New York and I had a history. Fifteen years earlier, I’d washed up at Port Authority, a foreign-exchange student with an overstuffed backpack and too little money. The address of a hostel was in my pocket. My friends promised to meet me on the Upper West Side. I took a cab to the hostel, found it filled to capacity with German tourists, left notes for my friends, and called every other cheap place to stay that my guidebook could offer.

Everywhere (predictably) was packed to the gills, and sitting on the edge of a planter, two paces from a call box, knowing no one and having no plans, the New York geography of NYPD Blue (my only internal guide to the city) rose up to engulf me. I was convinced that at 10 a.m. I was sure to be raped.

I wanted to exist somewhere unfamiliar with the hope that wellness might be somewhere I could find on a map.

My fear didn’t come to pass. After making more calls, I found a room in student lodgings close to Columbia University that cost $104 per night. It was far beyond my budget, but I saw no alternative. The on-site cafeteria was closed; I was utterly lost.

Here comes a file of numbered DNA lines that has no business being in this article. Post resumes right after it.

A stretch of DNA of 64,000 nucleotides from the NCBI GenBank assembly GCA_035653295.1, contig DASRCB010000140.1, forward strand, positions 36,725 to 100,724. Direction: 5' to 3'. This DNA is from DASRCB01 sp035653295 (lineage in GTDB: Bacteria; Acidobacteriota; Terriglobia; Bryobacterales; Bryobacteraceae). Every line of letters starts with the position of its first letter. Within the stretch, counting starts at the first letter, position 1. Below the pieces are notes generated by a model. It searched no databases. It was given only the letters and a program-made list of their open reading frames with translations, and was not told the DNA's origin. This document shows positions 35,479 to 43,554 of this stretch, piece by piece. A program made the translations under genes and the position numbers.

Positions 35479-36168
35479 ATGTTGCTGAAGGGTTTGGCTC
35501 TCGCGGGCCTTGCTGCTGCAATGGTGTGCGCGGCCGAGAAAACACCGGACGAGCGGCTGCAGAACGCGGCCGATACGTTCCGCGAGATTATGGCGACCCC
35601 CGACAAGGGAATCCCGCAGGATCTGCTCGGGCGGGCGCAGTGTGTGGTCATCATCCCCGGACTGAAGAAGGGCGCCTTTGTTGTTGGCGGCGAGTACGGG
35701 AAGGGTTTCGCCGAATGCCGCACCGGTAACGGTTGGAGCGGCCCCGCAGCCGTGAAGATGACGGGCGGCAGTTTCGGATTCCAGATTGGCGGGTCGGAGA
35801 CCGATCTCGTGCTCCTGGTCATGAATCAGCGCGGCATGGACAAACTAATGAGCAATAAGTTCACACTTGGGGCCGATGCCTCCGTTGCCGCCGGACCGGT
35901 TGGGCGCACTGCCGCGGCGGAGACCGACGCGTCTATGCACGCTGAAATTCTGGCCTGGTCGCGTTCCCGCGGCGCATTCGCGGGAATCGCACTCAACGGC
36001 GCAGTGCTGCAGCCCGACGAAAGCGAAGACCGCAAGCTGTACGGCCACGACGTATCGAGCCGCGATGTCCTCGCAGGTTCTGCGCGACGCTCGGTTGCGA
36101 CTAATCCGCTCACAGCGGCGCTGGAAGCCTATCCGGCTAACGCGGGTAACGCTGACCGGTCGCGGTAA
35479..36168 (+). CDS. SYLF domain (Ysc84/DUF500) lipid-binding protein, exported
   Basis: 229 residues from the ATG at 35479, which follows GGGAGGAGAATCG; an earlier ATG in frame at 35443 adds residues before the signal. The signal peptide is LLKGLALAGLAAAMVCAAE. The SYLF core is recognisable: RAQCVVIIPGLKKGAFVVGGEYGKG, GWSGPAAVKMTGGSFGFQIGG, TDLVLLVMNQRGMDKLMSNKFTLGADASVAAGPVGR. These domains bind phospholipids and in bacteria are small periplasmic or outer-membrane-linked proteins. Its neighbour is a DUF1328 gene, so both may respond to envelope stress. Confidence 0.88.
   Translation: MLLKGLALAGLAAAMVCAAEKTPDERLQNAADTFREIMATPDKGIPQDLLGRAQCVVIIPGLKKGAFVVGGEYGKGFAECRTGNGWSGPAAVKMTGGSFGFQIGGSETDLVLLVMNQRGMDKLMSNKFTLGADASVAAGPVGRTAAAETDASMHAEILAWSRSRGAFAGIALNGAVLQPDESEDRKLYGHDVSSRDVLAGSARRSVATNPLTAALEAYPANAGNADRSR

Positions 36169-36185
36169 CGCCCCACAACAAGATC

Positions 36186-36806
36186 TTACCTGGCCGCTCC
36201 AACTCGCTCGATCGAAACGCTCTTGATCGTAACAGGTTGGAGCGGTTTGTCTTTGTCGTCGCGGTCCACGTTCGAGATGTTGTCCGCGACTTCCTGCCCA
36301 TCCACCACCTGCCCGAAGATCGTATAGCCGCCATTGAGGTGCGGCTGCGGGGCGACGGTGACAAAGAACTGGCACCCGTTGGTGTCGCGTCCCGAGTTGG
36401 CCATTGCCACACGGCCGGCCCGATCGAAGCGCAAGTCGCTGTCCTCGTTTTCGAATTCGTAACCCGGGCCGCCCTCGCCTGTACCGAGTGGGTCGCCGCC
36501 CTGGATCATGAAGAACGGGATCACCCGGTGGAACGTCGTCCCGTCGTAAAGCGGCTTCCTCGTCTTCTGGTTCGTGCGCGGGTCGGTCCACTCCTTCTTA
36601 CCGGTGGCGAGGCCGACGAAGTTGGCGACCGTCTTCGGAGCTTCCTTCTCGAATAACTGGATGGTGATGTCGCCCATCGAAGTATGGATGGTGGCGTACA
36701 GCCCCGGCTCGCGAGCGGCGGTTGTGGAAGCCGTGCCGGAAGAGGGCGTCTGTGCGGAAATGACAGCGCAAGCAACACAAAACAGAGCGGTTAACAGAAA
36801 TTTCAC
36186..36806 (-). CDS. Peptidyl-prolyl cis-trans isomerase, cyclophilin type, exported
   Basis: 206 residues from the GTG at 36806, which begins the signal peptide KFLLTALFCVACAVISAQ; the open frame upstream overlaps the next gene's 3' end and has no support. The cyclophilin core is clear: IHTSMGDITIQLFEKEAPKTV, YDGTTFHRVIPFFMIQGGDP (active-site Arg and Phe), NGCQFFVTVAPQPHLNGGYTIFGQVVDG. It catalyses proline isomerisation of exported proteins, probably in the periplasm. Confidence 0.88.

I had no appetite for exploration; gravity seemed to be pulling at my feet with twice its usual power. I ate Wheat Thins and canned pears (staples pulled from my backpack), drank bottled water and watched TV while sirens blared too often and close outside. I slept in my clothes because that spoke of safety, returned my key next morning, and stared incredulously when the desk clerk counted $104 back into my hand, mysteriously returning my money to me in full.

“Was there something else?” she asked when I stared a little longer.

I shook my head and fled the building before either of us could find out if she’d made a mistake.

I was as afraid of good fortune as bad.

But in the summer of 2007 I was no longer that student. This time my hotel had been booked weeks in advance. It was clean, if spartan, with a bed-frame that tore at my shins when I passed from closet to bathroom. I discarded my weighty bags in a heap on the floor, found another cab, and made it to my seminar’s opening reception before it was over. I smiled and made small talk, listened hard and acted as though the world would meet me halfway for the effort in the spirit of faking it until I was sure that I was the equal of anyone in the room.